Grace, a member of the Yakama tribe, uses a small generator to charge her cell phone and watch TV. Her family once fished at Celilo Falls, the most important Indian fishing area, before it was submerged by the dam. Though she doesn't fish herself, Grace cleans and smokes salmon for other tribal fishermen.
She tries, usually without luck, to stop outsiders from dumping trash onto the replacement fishing site. She pulls weeds near the fish cleaning station and sweeps the common grounds. And she's bought her granddaughter a potty so she doesn't have to use the public restroom, with its crime and grime, after dark.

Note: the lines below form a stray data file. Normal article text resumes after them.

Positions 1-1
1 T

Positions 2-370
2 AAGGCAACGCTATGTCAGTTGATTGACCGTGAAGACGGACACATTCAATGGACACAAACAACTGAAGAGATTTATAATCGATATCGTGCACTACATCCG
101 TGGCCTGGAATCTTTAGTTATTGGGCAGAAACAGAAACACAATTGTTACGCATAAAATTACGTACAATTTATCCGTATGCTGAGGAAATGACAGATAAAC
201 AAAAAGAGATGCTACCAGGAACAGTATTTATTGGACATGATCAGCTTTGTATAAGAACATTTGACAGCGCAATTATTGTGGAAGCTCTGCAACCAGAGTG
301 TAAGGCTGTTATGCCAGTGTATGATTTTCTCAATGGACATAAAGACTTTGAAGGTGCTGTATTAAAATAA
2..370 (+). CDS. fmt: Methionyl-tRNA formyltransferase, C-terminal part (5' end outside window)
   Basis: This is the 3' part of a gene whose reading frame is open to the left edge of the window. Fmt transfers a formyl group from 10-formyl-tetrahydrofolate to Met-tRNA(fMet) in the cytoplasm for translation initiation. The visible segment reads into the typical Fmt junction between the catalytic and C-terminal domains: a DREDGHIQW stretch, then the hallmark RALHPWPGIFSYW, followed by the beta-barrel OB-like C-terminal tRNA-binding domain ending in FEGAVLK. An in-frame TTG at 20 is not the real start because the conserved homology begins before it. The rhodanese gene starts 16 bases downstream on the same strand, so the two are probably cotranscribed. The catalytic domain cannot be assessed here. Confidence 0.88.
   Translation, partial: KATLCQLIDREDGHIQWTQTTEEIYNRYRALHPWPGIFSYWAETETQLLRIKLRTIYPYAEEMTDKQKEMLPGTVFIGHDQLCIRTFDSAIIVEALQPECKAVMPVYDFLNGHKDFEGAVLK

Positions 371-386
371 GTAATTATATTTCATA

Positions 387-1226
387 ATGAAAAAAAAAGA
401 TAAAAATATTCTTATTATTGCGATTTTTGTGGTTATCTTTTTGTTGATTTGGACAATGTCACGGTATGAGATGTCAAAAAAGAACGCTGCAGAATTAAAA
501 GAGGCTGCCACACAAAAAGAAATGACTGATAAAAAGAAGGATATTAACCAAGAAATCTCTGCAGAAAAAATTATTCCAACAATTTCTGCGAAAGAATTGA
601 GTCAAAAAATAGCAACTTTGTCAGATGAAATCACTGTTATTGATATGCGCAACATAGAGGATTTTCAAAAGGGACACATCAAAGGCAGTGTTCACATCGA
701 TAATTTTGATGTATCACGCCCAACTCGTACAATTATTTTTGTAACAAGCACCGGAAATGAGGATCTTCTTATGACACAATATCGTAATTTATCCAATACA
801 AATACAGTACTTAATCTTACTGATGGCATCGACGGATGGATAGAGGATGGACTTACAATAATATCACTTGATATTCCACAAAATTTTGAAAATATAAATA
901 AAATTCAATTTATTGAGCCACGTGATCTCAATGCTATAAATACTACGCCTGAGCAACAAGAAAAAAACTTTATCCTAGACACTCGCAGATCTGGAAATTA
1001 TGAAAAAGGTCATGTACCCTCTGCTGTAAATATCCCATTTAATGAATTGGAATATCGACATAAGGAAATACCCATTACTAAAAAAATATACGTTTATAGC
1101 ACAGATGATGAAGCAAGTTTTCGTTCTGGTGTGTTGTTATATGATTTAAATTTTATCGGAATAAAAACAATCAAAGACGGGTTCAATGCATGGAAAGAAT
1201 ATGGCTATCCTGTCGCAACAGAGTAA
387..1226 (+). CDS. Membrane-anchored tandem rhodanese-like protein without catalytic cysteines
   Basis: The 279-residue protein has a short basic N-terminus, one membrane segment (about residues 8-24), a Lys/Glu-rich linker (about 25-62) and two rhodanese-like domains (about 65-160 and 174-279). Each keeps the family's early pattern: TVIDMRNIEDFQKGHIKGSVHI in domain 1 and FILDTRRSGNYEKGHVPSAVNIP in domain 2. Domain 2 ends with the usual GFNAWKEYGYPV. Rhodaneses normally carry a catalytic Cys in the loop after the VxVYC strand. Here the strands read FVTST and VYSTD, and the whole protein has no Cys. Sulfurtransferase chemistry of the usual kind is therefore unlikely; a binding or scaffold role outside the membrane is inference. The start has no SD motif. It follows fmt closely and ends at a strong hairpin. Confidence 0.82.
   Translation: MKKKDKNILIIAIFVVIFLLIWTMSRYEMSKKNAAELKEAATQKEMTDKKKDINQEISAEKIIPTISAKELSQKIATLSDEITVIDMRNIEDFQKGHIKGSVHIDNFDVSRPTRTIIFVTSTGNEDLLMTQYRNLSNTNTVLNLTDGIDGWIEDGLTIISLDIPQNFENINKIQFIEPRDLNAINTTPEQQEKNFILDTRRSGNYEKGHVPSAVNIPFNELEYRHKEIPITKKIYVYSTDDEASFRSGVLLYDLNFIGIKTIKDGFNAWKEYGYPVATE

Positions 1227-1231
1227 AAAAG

"I don't want my grandchildren to be around that," Grace said.
She dreams of a real house: safe, well-insulated against the wind. But she remains at Lone Pine, she says, because it's where she grew up with her parents — and because it's the only place she can afford near the Columbia's banks. Most river people like Grace earn incomes well below the federal poverty level.
Local officials admit affordable housing near the river is very hard to find. Rents have skyrocketed as towns along the Columbia have gentrified, becoming destinations for windsurfers, kiteboarders, and other well-off tourists who buy or rent vacation homes. The National Scenic Area Act and local policies also limit where housing can be built in the area known as the Columbia River Gorge.
Tribal housing authorities, who receive federal funds, can also do little to help people like Grace. They face a huge backlog of applicants — but even if they had more funds, Indians who subsist on fishing don't want to move to reservations far from the river.